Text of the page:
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Police background checks and the private sector PATHWAYS TO PRIVACY: MARCH 21, 2014 ABBY DESHMAN, CANADIAN CIVIL LIBERTIES ASSOCIATION.

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Presentation on theme: "Police background checks and the private sector PATHWAYS TO PRIVACY: MARCH 21, 2014 ABBY DESHMAN, CANADIAN CIVIL LIBERTIES ASSOCIATION."— Presentation transcript:

1 Police background checks and the private sector PATHWAYS TO PRIVACY: MARCH 21, 2014 ABBY DESHMAN, CANADIAN CIVIL LIBERTIES ASSOCIATION

2 The human impact

3 What is a criminal record? Acquittal at Trial Stay of Proceedings Withdrawn charges – no prospect of conviction Withdrawn charges – Peace Bond Withdrawn Charges - Diversion Not Criminally Responsible Criminal Conviction Absolute and Conditional Discharges 911 calls Casual police contact Victim, witness information Apprehensions under MHAs Investigative flags Suspects, never charged

4 What is a criminal record check? Vulnerable Sector Check Police Record Check/Police Background Check Criminal Record Check

5 Background: Presumption of Guilt, 2012  Widespread disclosure of non- conviction information, police contact  Patchy legal regulation  Impact on individuals – uncertainty, timing, procedural fairness  Presumption of innocence, human rights, privacy  Recommendation: institute a presumption against release, address timing and procedural fairness

6 What about the private sector? This is not a core policing function: we are just releasing information via consent, servicing a demand in the community INDIVIDUAL APPLICANT POLICE SERVICE THIRD PARTY PROVIDERS COURT RECORDS REQUESTING ORGANIZATION

7 Widespread increased use, for wide range of positions “Almost everybody these days are requiring [a criminal records check]. It’s getting to be a pretty accepted practice. Sometimes I think it’s overused. … My understanding is that with the school right now, even the parents who want to go on a day trip have to have been cleared, approved.” - Not-for-profit ED “In our training, we try to impart that blanket check is unnecessary and it should be related to the position. …. it was a real stretch to get them [organizations] to do that … for two reasons. One, it’s more work. And two, boards of directors are risk averse. … they really wanted just to have [a blanket policy]… because [they would say], ‘if anything were to happen, if we didn’t do a police record check on that particular person … so … let’s just cover everybody.’” - Trainer for manager of volunteers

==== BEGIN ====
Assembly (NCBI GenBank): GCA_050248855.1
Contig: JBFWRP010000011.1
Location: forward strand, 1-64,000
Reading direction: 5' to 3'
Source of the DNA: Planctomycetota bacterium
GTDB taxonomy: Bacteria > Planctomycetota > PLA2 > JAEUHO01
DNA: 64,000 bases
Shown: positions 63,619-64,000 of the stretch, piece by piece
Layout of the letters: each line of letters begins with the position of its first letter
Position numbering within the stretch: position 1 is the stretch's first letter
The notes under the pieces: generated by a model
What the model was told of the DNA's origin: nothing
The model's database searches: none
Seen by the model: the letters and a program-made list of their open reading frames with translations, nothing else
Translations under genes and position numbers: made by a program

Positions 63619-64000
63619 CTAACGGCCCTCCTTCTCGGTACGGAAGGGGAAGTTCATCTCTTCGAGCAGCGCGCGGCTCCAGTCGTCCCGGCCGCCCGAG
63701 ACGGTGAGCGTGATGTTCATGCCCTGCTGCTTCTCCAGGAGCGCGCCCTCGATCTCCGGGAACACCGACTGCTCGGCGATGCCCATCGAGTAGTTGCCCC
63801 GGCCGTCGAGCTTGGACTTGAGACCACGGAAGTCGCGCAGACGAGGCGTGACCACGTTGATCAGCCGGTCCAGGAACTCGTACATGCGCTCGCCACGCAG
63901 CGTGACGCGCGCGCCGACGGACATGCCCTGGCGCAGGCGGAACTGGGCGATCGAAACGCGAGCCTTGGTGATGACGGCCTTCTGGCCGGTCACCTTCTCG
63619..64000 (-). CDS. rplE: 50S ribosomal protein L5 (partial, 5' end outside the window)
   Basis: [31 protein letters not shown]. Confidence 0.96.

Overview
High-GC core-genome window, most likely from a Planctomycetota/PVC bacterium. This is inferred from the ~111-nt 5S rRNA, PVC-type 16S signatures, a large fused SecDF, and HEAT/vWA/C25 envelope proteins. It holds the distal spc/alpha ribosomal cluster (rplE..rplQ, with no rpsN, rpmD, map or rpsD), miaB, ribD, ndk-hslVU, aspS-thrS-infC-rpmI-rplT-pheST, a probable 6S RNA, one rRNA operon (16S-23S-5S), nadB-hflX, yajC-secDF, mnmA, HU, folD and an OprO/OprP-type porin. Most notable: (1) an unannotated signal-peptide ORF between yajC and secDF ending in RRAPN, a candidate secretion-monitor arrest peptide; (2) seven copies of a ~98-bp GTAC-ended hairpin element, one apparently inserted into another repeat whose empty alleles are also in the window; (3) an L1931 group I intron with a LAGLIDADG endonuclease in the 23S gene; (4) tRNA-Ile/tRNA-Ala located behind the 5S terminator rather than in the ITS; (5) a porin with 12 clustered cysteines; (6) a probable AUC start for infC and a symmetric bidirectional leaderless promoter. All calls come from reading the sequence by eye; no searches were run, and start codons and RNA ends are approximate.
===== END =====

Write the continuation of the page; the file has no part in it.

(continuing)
8 Privacy concerns justifying privacy invasions “Consumers are becoming more aware of how their information is being used or how their information is gathered and stored …. It’s gonna make [organizations] more accountable, more aware, and to drive up the security measures, and practices and policies to ensure that there is a heightened level of security around consumer information.” - Private sector interviewee “….we’re a public service organisation all or our volunteer staff are in contact daily with other individuals. Often they are also hearing a lot of personal information from other people as well so we want to make sure we are bringing people into the organization that will respect others, that will respect the information they are hearing, that won’t try to take advantage of it. Because this is really a human services organization we have to be maybe more careful.” - Not-for-profit interviewee